Department of Human Sciences
- Chair: William P. Kuvlesky, Jr.
- Phone: 361-593-2307
- Email: firstname.lastname@example.org
- Building Name: Support Services Building
- Room Number: 116
The Dietetic Internship is accredited by the Accreditation Council for Education in Nutrition and Dietetics of the Academy of Nutrition and Dietetics:
120 South Riverside Plaza, Suite 2000
Chicago, IL 60606-6995
Phone: (312) 899-0040, extension 5500
Students who have a four-year degree and a verification statement from a Didactic Program in Dietetics (DPD) can apply to the Texas A&M University-Kingsville DI/MS program. Applicants with a master’s degree can be accepted into the internship.
Interns accepted into the program must demonstrate commitment to completing a master’s degree. Preference will be given to applicants who express the goal of obtaining a Master of Science in Human Sciences at Texas A&M University-Kingsville and a desire to work in South Texas after graduating. The Dietetic Internship Program provides 18 graduate credit hours that may be applied toward completion of the Master of Science in Human Sciences at the discretion of the graduate committee. For additional information regarding the Dietetic Internship/Master of Science in Human Sciences Program please contact the Dietetic Internship Director, Department of Human Sciences:
Texas A&M University-Kingsville
700 University Blvd., MSC 168
Kingsville, TX 78363
Phone: (361) 593-2211
Texas A&M University-Kingsville Dietetic Internship (DI) Program participates in the D&D Digital Online Dietetics Internship Matching Service for the Academy of Nutrition and Dietetics. Students seeking admission to the A&M-Kingsville DI program are required to submit materials for matching to D&D by the specified deadline. D&D can be accessed at the following website: http://www.dnddigital.com. Acceptance into the Dietetic Internship Program is based on a department review and ranking of candidates' qualifications.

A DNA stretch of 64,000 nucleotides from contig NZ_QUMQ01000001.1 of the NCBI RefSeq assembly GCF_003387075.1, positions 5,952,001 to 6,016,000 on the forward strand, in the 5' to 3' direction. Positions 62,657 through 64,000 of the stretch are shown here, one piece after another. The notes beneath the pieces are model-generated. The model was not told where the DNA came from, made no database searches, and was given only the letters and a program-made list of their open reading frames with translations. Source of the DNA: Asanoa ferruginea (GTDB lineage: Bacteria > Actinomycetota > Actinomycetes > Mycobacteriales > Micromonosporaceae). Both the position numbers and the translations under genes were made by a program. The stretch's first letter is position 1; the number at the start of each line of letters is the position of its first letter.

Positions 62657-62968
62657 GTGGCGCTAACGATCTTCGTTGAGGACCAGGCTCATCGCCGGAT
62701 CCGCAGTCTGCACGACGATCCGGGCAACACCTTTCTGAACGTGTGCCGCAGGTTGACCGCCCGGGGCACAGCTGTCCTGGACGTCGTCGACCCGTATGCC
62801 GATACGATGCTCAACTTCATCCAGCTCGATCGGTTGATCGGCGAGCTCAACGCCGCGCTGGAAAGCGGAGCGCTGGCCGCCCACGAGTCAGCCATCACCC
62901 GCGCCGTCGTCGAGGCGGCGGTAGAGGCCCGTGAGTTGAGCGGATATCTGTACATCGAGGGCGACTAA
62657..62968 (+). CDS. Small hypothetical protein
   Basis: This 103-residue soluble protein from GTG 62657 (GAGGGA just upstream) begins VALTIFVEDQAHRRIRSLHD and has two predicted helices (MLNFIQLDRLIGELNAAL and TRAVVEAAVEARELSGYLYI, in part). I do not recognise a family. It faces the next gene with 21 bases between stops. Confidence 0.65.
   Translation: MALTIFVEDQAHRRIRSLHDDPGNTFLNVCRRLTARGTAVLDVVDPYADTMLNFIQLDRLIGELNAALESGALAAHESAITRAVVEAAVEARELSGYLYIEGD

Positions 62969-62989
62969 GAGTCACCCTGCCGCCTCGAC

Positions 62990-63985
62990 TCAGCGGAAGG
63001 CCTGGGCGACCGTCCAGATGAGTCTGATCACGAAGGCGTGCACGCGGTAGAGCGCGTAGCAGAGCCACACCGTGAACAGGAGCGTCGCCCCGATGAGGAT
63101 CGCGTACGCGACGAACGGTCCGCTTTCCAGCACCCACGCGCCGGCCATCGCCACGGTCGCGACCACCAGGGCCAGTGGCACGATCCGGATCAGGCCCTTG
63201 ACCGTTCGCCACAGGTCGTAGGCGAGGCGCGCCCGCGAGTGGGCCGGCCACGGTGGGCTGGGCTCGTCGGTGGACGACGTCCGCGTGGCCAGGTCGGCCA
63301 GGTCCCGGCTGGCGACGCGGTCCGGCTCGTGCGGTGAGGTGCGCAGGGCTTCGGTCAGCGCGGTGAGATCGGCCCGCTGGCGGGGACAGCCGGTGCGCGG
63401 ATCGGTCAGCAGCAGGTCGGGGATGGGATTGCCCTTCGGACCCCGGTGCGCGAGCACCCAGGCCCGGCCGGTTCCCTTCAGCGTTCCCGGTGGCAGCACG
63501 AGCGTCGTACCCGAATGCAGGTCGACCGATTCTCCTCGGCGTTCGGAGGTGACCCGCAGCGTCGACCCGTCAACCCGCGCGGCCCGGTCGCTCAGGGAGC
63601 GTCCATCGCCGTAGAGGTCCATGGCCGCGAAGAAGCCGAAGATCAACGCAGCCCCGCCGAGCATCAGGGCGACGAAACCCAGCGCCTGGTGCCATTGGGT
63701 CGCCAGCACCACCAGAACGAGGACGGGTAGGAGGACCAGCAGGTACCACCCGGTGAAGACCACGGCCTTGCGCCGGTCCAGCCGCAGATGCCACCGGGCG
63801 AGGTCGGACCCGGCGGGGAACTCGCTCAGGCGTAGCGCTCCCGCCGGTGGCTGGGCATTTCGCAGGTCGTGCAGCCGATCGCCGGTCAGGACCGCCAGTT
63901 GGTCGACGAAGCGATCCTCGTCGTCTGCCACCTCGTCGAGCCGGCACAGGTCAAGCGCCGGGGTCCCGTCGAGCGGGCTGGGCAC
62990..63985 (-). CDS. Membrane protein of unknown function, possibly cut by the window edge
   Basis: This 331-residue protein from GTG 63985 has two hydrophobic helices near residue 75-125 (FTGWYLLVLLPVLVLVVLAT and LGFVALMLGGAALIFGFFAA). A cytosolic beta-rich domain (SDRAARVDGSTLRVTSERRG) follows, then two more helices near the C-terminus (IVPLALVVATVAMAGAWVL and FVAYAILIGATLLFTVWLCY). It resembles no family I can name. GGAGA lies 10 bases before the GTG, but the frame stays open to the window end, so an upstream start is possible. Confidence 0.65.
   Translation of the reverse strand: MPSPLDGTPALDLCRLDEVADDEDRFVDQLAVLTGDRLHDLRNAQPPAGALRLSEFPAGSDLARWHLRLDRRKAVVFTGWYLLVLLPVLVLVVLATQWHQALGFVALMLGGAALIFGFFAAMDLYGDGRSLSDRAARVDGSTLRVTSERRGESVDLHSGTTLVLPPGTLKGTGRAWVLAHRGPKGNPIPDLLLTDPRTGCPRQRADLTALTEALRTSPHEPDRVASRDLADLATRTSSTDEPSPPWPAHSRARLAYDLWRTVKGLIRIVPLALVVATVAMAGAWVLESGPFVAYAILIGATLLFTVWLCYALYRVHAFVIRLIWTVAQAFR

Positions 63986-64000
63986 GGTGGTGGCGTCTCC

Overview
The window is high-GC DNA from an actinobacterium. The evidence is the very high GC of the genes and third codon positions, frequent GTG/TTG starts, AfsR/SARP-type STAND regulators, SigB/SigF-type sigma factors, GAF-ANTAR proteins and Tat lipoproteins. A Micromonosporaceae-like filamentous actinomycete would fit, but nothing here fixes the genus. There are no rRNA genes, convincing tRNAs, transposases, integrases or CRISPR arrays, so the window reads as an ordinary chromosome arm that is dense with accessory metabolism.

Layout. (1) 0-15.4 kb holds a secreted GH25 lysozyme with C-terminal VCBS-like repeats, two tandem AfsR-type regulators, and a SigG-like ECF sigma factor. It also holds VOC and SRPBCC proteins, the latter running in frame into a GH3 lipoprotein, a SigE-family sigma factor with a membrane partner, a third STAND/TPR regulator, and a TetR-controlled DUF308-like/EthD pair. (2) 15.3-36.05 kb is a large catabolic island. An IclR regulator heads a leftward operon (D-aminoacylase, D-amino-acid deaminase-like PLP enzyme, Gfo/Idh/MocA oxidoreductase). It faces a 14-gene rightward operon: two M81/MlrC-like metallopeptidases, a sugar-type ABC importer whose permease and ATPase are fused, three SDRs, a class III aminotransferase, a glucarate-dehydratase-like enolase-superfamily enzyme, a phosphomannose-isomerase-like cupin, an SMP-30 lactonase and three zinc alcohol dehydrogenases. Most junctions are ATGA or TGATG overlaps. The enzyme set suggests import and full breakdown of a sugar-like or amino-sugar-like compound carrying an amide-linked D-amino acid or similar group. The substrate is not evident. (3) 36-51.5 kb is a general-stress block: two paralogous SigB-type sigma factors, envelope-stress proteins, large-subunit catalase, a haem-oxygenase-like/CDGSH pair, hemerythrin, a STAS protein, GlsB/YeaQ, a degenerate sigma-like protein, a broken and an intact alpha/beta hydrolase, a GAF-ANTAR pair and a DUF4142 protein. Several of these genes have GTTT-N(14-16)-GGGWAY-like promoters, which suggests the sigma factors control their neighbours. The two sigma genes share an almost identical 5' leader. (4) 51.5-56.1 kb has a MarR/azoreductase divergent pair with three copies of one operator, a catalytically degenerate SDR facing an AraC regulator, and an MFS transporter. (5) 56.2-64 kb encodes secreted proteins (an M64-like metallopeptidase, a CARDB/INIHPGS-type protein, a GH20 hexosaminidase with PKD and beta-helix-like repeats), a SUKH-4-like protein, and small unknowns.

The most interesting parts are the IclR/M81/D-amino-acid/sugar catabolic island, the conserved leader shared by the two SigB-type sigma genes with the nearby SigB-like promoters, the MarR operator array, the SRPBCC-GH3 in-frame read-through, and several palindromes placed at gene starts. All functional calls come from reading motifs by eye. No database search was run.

Li, Yi Assistant Professor, Department of Human Sciences; B.S., Wuhan University (China); M.S., York University (Canada); Ph.D., Case Western Reserve University.
Oblad, Timothy Assistant Professor, Department of Human Sciences; B.S., Brigham Young University; M.S., Texas Tech University; Ph.D., Texas Tech University.
Rees, Kathleen L Professor, Department of Human Sciences; Regents Professor; B.S., Texas A&I University; M.S., Auburn University; Ph.D., The University of Tennessee.
Van Buren, Janis Professor of Human Sciences, Department of Human Sciences; B.S., Iowa State University; M.S., Iowa State University; Ph.D., Iowa State University.
Human Sciences (HSCI)
HSCI 5305 Graduate Research Project 3 SCH (3)
Designed for project option students and requires completion of research project. Prerequisite: departmental approval. May be repeated for a maximum of 6 semester hours.
HSCI 5306 Thesis 3 SCH (3)
Designed for thesis option students. The course requires completion of thesis research. Prerequisite: departmental approval. May be repeated for maximum of 6 semester hours.
HSCI 5310 Problems in Human Sciences 1-3 SCH (1-3)
Guided independent study in one of the program areas in human sciences. Prerequisite: consent of department chair.
HSCI 5320 Theories of Human Devel 3 SCH (3-0)
Examination of theories and research related to human development from birth through the life span, within a family context. Emphasis on physical, social, emotional, cognitive and psychological growth with attention given to the development of personal and interpersonal competency.
HSCI 5321 Family Life Education 3 SCH (3-0)
General philosophy and broad principles of family life and parenthood education, emphasizing planning, developing, implementing and evaluating such programs.
HSCI 5322 Socioeconomic Probs of Fam 3 SCH (3-0)
Survey of the interrelationship of social and economic forces impacting the quality of life of families. Concepts covered include divorce, unemployment, work/family responsibilities, child care, elder care.
HSCI 5323 Aging and the Family 3 SCH (3-0)
An examination of family kinship patterns in later life; relationships with spouse, adult children and siblings. Emphasis on the enhancement of development and family life in later years. Concepts include intergenerational issues, independence, alternative living arrangements.